The trail continues over sandstone and through washes. There were a few pools of water too, which we found unusual in the desert. Primitive Loop Trail is known for having standing water (I assume it’s from rainfall). The trail can be tricky to cross at certain points, but the few pools we had found so far were easy enough to get around. Eventually, we turned right at the intersection to Private Arch.
After about ten minutes, we hiked onto a large sandstone fin as Private Arch became visible. A few people were eating lunch nearby. Even though it’s called “Private Arch,” it isn’t really that secluded. For some solitude and better lighting, we went behind the arch. Then, we decided to walk further along the fin for a view into the heart of Devils Garden.
Returning on Primitive Loop Trail
After backtracking to Primitive Loop Trail, we continued on. There was more water along the route, but it was relatively easy to avoid. We started descending on a sandy trail surrounded by rocks. I commented that “the trail will probably be like this from here on out.” Famous last words.
Interestingly, there’s a backcountry campsite, Devils Garden 1 (DG1), along this route if you wish to make the hike an overnight. It was established after our visit, so we didn’t get to check it out. It sounds like a fun option for this hike, if you can secure a permit. We didn’t backpack in Arches because the park was in the process of shifting from dispersed camping to designated sites during our visit. Arches NP would be a fantastic place to backpack though.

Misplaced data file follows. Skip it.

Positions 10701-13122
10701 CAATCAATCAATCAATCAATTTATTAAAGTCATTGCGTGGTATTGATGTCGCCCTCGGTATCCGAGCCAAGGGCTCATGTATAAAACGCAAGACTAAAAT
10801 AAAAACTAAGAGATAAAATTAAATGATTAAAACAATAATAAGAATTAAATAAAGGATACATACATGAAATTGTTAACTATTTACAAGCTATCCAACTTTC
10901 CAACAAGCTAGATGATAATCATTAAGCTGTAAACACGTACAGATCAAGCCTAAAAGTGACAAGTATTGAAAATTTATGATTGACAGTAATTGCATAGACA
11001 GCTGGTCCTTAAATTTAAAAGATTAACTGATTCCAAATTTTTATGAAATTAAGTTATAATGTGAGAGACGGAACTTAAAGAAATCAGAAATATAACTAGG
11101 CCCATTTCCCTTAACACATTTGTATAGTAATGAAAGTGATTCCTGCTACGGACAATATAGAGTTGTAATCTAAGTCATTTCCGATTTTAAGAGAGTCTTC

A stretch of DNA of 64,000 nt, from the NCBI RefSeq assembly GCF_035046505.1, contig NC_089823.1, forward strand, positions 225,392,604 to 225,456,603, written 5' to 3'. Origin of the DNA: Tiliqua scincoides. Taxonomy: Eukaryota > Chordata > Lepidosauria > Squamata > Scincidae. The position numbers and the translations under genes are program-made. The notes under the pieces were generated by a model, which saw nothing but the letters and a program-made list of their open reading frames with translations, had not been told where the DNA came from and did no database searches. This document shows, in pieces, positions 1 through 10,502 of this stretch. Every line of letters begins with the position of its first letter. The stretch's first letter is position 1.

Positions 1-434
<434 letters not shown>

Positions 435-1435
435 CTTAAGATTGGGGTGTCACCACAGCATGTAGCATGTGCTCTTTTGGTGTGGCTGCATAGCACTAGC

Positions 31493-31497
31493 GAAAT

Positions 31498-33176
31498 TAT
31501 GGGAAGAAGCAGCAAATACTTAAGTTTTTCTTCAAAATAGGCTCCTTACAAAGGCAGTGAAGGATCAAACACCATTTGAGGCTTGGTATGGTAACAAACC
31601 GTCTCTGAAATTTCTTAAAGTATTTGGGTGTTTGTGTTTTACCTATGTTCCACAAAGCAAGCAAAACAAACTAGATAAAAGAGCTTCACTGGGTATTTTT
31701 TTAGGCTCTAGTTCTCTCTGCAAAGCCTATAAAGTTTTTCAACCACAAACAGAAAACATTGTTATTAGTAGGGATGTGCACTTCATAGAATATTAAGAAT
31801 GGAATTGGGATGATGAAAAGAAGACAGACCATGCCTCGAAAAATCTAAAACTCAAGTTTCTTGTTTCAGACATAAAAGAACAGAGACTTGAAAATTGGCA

We came upon a sandstone area that didn’t have any clear cairns, and we wondered where to go. Finally, we spotted the next cairn on some rocks. As we climbed down the rocks and a large log, we heard another group talking loudly as they approached from the opposite direction. Descending the sandstone trail, they spotted us and one guy asked if we had done this route before. “No,” we replied. “Have fun with THAT,” he said, motioning toward the rock they had just hiked down.
So we climbed up and saw a very thin, steeply sloping “trail” tracing its way along the rock face. The “trail” then turned back on itself as it descended. It looked a bit scary, and we hadn’t encountered anything like it before. We put our hands on the rock face, and slowly moved across the sandstone. Sometimes we couldn’t quite figure out where to put our feet or hands, but tried to keep up the momentum. I went first, and guided Travis as he followed. Thankfully, we made it in one piece. A fall wouldn’t have been fatal, but I might have broken a limb.
Our next obstacle was a pool of water that blocked our route. It was in a depression with stone “walls” on both sides. It looked like we might be able to go around on the right side, but we decided instead to go straight through it. There were a bunch of logs in the water, so we stepped on them as we walked through. We also found a stick, which we used for balance, since we hadn’t brought our trekking poles. The logs sank a bit as we trudged through. My feet got wet, but the weather was warm enough that it didn’t matter.
Next, we briefly walked through a wash before ascending on a sandy trail. A few groups passed us in both directions. There was beautiful scenery of the mountains and desert, but we were getting tired at this point and were ready to be done. In the distance, we saw the main trail, dotted with tons of hikers. Near Landscape Arch, Primitive Loop Trail joined up with the main Devils Garden Trail. Retracing our earlier route, we arrived back at the parking lot before driving into Moab for dinner.